One of GDEV’s strengths has been finding opportunities in the marketplace that connect innovative revenue models with older renewable energy technologies to make them viable today. A prime example of this concept is small hydroelectric generation which, in certain markets, can take the energy generated by a centralized hydro facility and virtually sell it to consumers in the area via the existing power grid infrastructure.
For hydro, this wasn’t always the case. A few years ago, hydro projects could only either sell their power via power purchase agreement or into the grid on a merchant basis. Today, given new regulatory frameworks, they have the opportunity to access the more innovative revenue models that have been created for newer technologies like solar and battery storage.
“Hydro is a very underserved and overlooked element of clean energy,” Baker said. “It’s not a shiny, new idea—in fact, turbines from over a hundred years ago are still generating electrons for our portfolio today. Hydro is an older technology, with many existing projects that can benefit from redevelopment.”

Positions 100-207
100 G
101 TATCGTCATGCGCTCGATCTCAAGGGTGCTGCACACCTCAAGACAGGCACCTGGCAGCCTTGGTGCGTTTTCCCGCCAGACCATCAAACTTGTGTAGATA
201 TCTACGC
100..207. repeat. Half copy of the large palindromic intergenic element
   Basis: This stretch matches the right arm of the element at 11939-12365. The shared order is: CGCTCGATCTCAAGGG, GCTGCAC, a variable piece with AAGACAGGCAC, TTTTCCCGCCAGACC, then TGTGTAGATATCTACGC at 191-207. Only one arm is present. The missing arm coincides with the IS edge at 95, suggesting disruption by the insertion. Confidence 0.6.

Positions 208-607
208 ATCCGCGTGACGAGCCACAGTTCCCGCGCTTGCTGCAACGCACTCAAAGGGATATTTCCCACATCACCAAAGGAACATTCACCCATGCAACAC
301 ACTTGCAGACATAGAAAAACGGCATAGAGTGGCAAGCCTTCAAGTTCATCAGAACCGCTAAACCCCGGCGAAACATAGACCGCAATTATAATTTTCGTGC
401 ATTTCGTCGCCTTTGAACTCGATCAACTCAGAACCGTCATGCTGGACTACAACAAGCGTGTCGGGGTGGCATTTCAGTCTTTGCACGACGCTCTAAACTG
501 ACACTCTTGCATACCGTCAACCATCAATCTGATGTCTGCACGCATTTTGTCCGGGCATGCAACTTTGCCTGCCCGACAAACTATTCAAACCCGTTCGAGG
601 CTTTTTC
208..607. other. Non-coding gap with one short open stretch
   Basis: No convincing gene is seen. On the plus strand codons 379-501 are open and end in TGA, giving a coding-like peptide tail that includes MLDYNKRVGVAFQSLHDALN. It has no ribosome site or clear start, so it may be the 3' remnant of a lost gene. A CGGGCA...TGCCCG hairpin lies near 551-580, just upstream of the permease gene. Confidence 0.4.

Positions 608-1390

Baker is also focused on what’s next in the renewable energy asset class. One area of interest: mobility. “Electric vehicles (EVs) and their associated charging infrastructure have fallen squarely under the clean energy umbrella. There are many private infrastructure funds and companies looking to finance EV fleets and build and operate charging stations,” he said.
The transportation sector is one of the main sources of greenhouse gases in the US, accounting for 29% of all emissions.1